Best Place to Hear Jazz (Washtenaw County)
Bird of Paradise
You make sure there’s toilet paper. You make sure there’re napkins. You worry about the crowd. You worry about the weather. You think about the vacuum cleaner that’s on the fritz. The kitchen, the air conditioner, who’s called in sick on the waitstaff. You think that you’re the owner, but mostly it feels like the place owns you. You think about everything except the music … until the band takes the stage.
“And it all goes away once the music starts because that’s what it’s all about — the music,” Ron Brooks said the other day, reminiscing about what it’s been like for 16 years at the helm of the Bird of Paradise, the last year of it at a new location that doubles the capacity to the 150-200 patron range.
And what a year it’s been. Pianists Chuco Valdes, Gonzalo Rubalcaba and Brad Mehldau. Organist Joey DeFrancesco. Bassists Ray Brown and Dave Holland. Drummer Roy Haynes, one of the last drumming titans of the bebop era. Jane Bunnett and the Spirits of Havana, that multi-culti musical extravaganza. In fact, sparks flew at the new club on the very first night when the reunion of soprano saxophonist Steve Lacy and trombonist Roswell Rudd — to quote a Lacy superlative in this here solo — lifted the bandstand.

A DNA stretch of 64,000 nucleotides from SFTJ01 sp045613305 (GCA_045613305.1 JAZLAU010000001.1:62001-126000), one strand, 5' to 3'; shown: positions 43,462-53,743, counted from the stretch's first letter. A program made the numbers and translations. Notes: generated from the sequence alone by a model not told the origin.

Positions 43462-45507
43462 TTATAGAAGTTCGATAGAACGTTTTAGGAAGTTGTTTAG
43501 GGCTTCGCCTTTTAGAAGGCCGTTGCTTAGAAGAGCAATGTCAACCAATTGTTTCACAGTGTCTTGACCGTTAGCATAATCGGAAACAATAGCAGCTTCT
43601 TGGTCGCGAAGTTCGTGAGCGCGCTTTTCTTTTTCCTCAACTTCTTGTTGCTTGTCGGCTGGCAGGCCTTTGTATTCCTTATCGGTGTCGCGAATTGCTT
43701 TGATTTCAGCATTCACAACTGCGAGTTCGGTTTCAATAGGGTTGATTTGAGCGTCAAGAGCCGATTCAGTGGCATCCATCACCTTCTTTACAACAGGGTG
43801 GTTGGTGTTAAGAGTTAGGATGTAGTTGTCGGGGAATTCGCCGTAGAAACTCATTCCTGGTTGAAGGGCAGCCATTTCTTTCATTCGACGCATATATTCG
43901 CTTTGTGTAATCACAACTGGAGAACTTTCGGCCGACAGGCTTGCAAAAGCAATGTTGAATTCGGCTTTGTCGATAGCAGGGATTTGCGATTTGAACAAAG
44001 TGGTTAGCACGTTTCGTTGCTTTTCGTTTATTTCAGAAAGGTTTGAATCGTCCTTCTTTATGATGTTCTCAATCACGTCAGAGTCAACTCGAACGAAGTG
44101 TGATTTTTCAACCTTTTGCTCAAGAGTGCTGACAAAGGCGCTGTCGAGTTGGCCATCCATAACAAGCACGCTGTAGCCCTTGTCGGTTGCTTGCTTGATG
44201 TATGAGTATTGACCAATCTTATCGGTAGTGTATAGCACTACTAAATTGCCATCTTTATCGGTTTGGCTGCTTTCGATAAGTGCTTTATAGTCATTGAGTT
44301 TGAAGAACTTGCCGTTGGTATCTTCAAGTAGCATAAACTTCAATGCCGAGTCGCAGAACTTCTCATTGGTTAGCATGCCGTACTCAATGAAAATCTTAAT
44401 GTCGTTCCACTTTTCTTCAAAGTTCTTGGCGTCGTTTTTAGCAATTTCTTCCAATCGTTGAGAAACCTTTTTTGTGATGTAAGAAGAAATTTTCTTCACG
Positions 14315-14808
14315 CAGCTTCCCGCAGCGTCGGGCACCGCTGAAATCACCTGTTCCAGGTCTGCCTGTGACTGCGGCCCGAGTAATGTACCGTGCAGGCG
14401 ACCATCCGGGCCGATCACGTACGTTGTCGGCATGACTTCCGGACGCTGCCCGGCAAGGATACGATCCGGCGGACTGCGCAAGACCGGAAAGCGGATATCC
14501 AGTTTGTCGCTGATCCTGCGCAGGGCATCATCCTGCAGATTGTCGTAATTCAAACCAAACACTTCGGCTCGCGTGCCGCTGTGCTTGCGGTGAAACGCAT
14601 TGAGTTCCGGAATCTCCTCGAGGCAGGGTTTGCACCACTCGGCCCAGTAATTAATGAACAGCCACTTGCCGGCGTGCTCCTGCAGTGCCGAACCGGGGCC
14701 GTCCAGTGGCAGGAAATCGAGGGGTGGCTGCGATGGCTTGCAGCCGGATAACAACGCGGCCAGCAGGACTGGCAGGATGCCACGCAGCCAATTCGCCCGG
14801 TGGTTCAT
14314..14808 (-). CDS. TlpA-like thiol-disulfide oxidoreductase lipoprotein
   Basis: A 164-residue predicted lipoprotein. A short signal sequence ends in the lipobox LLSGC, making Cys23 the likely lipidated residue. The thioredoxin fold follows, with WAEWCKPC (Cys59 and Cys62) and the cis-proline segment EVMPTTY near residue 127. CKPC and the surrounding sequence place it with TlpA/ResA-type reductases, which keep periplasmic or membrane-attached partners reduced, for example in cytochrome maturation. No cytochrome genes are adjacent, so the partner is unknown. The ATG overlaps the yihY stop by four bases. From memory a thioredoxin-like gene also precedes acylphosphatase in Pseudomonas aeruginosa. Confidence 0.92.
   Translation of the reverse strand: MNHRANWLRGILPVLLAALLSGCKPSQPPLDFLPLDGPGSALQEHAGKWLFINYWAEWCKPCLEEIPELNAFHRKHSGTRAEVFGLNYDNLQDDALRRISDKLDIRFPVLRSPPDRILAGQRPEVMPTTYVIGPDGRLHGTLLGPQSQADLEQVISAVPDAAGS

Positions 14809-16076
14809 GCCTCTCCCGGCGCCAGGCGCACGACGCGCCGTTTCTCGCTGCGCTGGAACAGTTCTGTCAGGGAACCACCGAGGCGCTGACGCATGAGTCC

That’s been the caliber of national artists trekking to the stage of the Bird. But that’s only part of the Bird’s success. Some of the rest: the 15-piece Bird of Paradise Orchestra led by bassist Paul Keller on Mondays, bassist Brooks’ own group on Tuesdays and Thursdays, and Pete Siers’ Latin-jazz group Los Gatos on Wednesday.
And to mention a couple schedule standouts on the horizon, there’s Ray Brown’s return to the club at the end of May and David “Fathead” Newman’s gig at the end of April when he’ll play with Brooks’ group.
“It’s been like nurturing a family,” Brooks said, trying to put it all in perspective. “What you get back … what I’ve gotten back is equal to and surpasses what I’ve given. It’s been a great venue for a lot of people.”